To me, Donald Trump was more than the prototypical protagonist of a psychological novel—he was a fiction writer run amok, the hero of his own impermeable drama, resentful of editors who would prune his imaginings. He feels little need to heed advice, or to learn anything much from anyone. Most of what he says is provisional, ever subject to change, and based on nothing but his transient and subjective needs.

But the crucial difference between Trump and a novelist is that his fancies are not confined to the page, and Americans can’t put them back on the shelf.

Like any other best-selling novelist, I had publicists who helped me. But Trump has an army: the media, particularly cable news. In the run-up to his nomination, cable gave Trump $3 billion in free media—effectively, a sustained infomercial consisting of his rallies and rambling press conferences. This open microphone made him unique among all candidates.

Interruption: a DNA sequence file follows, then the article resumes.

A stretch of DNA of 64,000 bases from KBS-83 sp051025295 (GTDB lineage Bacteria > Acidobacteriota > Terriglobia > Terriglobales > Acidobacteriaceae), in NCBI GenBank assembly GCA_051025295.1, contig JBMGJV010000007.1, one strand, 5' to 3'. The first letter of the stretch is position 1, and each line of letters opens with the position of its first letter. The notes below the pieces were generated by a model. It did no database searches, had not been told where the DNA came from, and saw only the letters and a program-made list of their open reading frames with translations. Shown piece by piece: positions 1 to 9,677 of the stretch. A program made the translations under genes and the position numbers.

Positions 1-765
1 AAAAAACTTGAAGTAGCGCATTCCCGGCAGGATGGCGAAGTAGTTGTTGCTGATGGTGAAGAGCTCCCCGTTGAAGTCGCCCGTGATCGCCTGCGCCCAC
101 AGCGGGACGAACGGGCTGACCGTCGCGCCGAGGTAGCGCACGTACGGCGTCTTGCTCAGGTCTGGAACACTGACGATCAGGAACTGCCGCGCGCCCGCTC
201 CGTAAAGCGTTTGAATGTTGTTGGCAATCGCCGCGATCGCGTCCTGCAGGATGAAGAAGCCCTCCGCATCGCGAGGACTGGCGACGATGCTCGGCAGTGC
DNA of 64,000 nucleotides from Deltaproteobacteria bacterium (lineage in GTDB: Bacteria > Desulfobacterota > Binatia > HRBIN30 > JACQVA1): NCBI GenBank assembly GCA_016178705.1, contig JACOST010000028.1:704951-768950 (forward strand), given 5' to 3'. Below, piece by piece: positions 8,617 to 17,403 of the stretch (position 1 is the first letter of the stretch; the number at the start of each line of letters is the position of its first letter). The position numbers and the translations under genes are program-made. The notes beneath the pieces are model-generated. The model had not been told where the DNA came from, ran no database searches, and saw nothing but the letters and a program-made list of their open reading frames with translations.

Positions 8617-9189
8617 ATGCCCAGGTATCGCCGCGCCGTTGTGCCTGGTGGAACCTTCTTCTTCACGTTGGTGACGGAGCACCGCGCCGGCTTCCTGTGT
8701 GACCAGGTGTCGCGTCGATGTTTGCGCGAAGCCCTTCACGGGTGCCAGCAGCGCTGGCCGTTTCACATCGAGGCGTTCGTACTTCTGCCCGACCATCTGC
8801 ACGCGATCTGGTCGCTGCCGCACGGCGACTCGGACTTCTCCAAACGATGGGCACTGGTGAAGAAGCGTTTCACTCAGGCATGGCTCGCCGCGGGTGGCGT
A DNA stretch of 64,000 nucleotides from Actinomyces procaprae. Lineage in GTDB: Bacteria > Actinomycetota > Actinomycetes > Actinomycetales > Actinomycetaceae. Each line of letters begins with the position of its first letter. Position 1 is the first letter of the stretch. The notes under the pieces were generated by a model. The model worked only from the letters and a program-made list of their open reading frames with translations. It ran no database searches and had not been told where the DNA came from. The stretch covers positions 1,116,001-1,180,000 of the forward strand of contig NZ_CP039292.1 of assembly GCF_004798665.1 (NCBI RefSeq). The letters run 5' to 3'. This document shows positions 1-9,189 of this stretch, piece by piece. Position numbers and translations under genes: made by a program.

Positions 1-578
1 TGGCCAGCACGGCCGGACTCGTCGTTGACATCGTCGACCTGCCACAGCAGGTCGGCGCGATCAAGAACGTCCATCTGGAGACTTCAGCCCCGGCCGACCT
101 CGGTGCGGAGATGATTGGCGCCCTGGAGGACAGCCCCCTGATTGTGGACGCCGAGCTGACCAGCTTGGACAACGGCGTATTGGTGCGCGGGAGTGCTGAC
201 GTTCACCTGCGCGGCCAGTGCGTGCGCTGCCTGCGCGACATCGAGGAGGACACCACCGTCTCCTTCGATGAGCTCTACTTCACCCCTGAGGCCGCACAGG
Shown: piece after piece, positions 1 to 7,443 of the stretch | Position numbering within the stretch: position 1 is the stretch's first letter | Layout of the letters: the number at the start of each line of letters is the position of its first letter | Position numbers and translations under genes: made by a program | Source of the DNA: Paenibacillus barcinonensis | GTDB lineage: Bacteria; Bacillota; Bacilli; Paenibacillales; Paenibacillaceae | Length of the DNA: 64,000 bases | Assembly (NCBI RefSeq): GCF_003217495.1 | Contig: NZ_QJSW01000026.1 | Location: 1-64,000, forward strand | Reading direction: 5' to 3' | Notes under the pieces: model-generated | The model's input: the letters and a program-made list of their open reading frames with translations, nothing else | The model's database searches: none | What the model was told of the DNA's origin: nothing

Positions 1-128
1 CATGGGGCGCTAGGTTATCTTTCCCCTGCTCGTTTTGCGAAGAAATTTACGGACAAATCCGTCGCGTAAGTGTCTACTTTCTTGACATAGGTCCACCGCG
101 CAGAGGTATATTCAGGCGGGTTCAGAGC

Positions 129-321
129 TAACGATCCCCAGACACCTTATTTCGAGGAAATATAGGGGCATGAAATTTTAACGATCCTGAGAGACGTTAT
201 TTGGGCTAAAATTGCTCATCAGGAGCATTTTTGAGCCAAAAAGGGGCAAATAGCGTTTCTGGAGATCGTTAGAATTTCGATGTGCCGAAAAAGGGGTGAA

Trump used it like a novelist would—to re-create himself as a fictional archetype, the lonely sheriff who drives the bad guys out of town.